While installation of the new solar arrays and the reaction wheel assembly are relatively straight forward, the power control unit, or PCU, was not designed to be serviced in orbit and its replacement marks the riskiest part of Columbia's mission.
Not only is the replacement physically difficult, ground controllers will have to completely shut Hubble down for the first time since launch in 1990 before the astronauts can begin the critical transplant.
"That scares me a lot, it kind of violates a long-standing policy in the space business that if something's working well you turn it off and just hope it comes back on," said Edward Weiler, NASA's associate administrator for space science.
"We're not doing that cavalierly, we fully anticipate that everything will work just fine," he said. "But it is a risk that we've never faced before. So this mission is no cakewalk."
On the scientific front, the astronauts will install a $75 million 870-pound digital camera called the Advanced Camera for Surveys, or ACS, with twice the resolution and five times the sensitivity of the upgraded Wide Field-Planetary Camera - WFPC-2 - that currently is in place.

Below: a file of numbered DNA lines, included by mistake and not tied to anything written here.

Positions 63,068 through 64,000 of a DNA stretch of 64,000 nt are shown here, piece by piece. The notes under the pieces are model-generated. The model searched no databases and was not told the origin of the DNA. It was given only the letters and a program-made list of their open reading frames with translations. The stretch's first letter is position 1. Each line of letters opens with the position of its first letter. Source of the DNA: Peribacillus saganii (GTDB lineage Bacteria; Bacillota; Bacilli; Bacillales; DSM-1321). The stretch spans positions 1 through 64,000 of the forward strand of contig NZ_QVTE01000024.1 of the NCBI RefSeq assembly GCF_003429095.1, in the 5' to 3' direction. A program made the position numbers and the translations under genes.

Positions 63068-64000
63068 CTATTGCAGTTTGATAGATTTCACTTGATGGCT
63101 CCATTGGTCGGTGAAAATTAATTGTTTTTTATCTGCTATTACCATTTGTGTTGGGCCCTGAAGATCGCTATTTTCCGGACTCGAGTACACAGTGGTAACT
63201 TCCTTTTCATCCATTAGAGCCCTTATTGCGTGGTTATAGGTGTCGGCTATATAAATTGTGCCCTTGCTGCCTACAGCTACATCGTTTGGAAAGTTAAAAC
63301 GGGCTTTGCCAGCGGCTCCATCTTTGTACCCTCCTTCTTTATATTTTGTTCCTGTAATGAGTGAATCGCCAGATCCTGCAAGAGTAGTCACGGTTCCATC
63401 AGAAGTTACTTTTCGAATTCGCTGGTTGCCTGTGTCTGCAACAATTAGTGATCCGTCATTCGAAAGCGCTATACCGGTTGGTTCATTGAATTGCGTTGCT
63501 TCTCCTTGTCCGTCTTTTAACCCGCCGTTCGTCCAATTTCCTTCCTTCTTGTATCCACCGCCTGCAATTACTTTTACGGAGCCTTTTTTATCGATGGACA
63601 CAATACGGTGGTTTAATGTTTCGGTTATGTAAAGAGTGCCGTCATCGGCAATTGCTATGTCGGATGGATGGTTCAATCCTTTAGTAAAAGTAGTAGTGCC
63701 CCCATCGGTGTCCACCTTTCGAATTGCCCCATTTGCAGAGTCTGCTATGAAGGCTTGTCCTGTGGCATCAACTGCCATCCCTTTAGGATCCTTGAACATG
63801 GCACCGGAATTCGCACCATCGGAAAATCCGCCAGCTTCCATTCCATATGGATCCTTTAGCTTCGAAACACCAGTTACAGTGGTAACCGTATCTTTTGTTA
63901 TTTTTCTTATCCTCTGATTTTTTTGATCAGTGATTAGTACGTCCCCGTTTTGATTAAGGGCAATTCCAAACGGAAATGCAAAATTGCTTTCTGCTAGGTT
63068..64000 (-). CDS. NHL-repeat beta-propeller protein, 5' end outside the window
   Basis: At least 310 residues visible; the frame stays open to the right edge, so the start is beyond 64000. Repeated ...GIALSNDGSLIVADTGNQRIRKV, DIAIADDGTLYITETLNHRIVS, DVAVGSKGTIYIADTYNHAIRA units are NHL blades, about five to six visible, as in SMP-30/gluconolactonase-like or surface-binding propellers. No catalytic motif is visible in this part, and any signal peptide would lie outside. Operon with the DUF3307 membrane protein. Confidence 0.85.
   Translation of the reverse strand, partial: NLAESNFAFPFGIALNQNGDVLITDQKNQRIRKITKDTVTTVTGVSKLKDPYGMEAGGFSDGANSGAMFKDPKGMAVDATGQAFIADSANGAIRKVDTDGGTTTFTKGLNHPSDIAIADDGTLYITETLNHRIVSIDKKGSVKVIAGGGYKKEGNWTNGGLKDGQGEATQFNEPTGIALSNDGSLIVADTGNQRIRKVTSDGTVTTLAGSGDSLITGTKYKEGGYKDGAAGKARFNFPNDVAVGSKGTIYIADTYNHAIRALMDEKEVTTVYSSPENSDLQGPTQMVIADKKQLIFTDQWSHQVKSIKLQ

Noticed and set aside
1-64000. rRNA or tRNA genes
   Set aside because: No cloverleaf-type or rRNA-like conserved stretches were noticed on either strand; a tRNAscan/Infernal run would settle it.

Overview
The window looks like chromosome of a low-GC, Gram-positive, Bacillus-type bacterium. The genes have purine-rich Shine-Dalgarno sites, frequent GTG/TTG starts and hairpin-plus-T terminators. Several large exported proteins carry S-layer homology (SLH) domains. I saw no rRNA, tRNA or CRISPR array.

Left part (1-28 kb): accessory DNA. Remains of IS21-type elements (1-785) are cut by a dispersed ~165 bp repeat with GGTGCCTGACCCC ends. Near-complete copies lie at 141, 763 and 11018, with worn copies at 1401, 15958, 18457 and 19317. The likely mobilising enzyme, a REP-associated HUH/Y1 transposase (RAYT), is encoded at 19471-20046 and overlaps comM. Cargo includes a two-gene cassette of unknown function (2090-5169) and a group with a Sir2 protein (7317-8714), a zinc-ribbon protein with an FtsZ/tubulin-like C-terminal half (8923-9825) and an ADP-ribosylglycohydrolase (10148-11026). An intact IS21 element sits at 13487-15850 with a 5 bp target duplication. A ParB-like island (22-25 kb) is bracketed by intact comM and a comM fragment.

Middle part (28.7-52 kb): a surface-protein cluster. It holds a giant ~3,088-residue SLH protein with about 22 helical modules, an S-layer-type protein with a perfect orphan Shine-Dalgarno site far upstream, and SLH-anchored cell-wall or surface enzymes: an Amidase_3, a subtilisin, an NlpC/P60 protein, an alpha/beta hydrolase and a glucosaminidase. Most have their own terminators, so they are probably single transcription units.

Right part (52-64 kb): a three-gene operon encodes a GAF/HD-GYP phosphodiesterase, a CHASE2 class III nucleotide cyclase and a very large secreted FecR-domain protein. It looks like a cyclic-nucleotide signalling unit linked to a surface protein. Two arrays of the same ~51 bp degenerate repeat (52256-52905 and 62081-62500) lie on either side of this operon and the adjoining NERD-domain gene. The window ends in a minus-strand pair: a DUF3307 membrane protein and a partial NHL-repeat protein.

"With ACS, Hubble will detect more faint stars and galaxies during its first 18 months than have been detected with all of the previous Hubble instruments," said principal investigator Holland Ford of Johns Hopkins University.
"For astronomers, those stars and galaxies in the data archive are money in the bank."
Installed during the second Hubble servicing mission in 1997, NICMOS was victim of an internal "thermal short" that caused its nitrogen ice dewar to come in contact with surrounding structure. As a result, the instrument's nitrogen ice coolant sublimated away faster than expected, leaving NICMOS dormant after just two-and-a-half years.
To repair the instrument, the Columbia astronauts will install an experimental "cryocooler" that uses neon gas and three tiny turbines spinning at an astonishing 400,000 rpm to chill NICMOS to about 75 degrees above absolute zero.
But it will not be easy. The astronauts will have to work deep inside the telescope's lower instrument bay to connect the cryocooler to NICMOS and attach a 13-foot-long radiator to the side of the telescope to dissipate the unwanted heat. Cables and coolant lines from the radiator to the cryocooler will be snaked through a small vent opening in the telescope's aft bulkhead.